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I want to understand in what sense topology is dual to bornology at a most basic level. Therefore, I rephrased the definition of a bornology in the following way:

Let $X$ be a set and let $\mathcal{P}(X)$ be the bounded lattice induced by the power set $P(X)$ together with unions, intersections, $X$ and $\emptyset$ as joints, meets, $1$ and $0$. An $\textbf{ideal}$ $\beta \subseteq \mathcal{P}(X)$ is called a $\textbf{bornology}$ if $\bigvee_{B \in \beta} \, B=1.$

This should be equivalent to the usual definition. An obvious dualization of this is a $\textbf{filter}$ $\nu \subseteq \mathcal{P}(X)$, s.t. $\bigwedge_{N \in \nu}=0$.

This should be seen as the set of all neighbourhoods with respect to some topology on $X$ and the question is now how to extract a topology from it. I know that there is a unique topology for every neighbourhood system $\{N(x)\}_{x \in X}$ and of course I can define a trivial neighbourhood system from a given filter $\nu \subseteq \mathcal{P}(X)$ by setting $N(x)$ to be the subfilter of sets in $\nu$ containing $x$. This leads to the finest possible topology, but what I actually want is a unique coarsest neighbourhood system (s.t. $\nu = \cup_x \, N(x) $)! Unfortunately, I don't really have an idea how to start showing the existence of such a thing.. do you? Of course, any other idea how to define open sets is welcome!

EDIT 1: it seems that coarsest is not the right property here, since for a given topology, the neighbourhoodfilter is in general not the coarsest neighbourhood system

EDIT 2: I guess I made a really stupid mistake here: the filter $\nu$ cannot distinguish between topologies $\tau,\tilde{\tau}$ with neighbourhood filters $N(x),\tilde{N}(x)$, s.t. $\bigcup_x \, N(x) =\bigcup_x \, \tilde{N}(x)= \nu$..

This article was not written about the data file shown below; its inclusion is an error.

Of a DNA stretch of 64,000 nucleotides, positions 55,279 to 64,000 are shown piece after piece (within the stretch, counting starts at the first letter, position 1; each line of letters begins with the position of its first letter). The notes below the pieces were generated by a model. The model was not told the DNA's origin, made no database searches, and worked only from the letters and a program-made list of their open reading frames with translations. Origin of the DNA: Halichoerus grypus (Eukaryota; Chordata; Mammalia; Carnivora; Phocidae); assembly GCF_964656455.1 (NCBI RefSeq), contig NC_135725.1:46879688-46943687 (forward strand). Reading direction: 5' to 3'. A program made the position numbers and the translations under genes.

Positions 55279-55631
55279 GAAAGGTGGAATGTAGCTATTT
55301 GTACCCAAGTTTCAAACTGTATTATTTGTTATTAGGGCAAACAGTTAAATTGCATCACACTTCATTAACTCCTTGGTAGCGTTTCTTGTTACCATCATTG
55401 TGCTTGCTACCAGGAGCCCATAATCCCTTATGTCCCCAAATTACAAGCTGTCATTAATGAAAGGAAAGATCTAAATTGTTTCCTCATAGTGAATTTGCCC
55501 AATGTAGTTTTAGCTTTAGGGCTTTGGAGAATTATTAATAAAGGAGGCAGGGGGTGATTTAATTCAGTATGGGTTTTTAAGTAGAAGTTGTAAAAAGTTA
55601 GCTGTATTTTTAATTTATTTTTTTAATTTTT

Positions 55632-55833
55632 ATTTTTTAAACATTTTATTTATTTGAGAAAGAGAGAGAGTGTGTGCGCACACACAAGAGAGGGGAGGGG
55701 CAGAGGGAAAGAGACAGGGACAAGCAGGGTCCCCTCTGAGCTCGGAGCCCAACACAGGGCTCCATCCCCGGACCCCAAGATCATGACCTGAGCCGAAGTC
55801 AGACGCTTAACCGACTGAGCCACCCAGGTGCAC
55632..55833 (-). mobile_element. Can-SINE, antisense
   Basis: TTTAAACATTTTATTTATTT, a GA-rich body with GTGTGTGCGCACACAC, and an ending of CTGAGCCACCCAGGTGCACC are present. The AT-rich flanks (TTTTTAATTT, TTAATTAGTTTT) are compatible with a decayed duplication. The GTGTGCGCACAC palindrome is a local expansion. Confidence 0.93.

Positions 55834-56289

EDIT 3: For topological vector spaces $(X,\tau),(X,\tilde{\tau})$ it should be true that from $\bigcup_x \, N(x) =\bigcup_x \, \tilde{N}(x)$ follows $N(0)=\tilde{N}(0)$, thus $\tau = \tilde{\tau}$. I used both continuity of multiplication and addition. Moreover, if $\tau$ is nontrivial, we have $\bigcap_{N \in \bigcup_x N(x)} \, N = \emptyset$. I didn't use that $\tau$ is Hausdorff.

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It was not clear to me at first what your question has to do with bornologies, but now (EDITED) I see it. Any collection $\nu$ of subsets of $X$ (I assume that $X$ is nonvoid through the remainder of the answer since $X=\varnothing$ has no filters) is a subbasis of a unique topology $\tau_\nu$ on $X$ - to wit, the intersection of all topologies on $X$ containing $\nu$. The fact that $\nu$ is a filter will ensure that $\tau_\nu=\nu\cup\{\varnothing\}$. More precisely:

  • Since $\nu$ is closed under finite intersections, we conclude that $\nu$ is even a basis of $\tau_\nu$. This implies that $\tau_\nu$ is the unique topology on $X$ for which $\nu$ is a basis and thus the coarsest topology on $X$ containing $\nu$;

  • Since $\nu$ is closed under taking supersets (which, by the way, entails the fact that $1=X\in\nu$, implicitly used above), we conclude that any nonvoid open subset $U\in\tau_\nu$, being an union of members of $\nu$, belongs itself to $\nu$. Therefore, $\nu\cup\{\varnothing\}$ satisfies all the axioms for a topology on $X$. Since $\tau_\nu$ is the coarsest topology on $X$ containing $\nu$, we must have $\tau_\nu=\nu\cup\{\varnothing\}$, as claimed.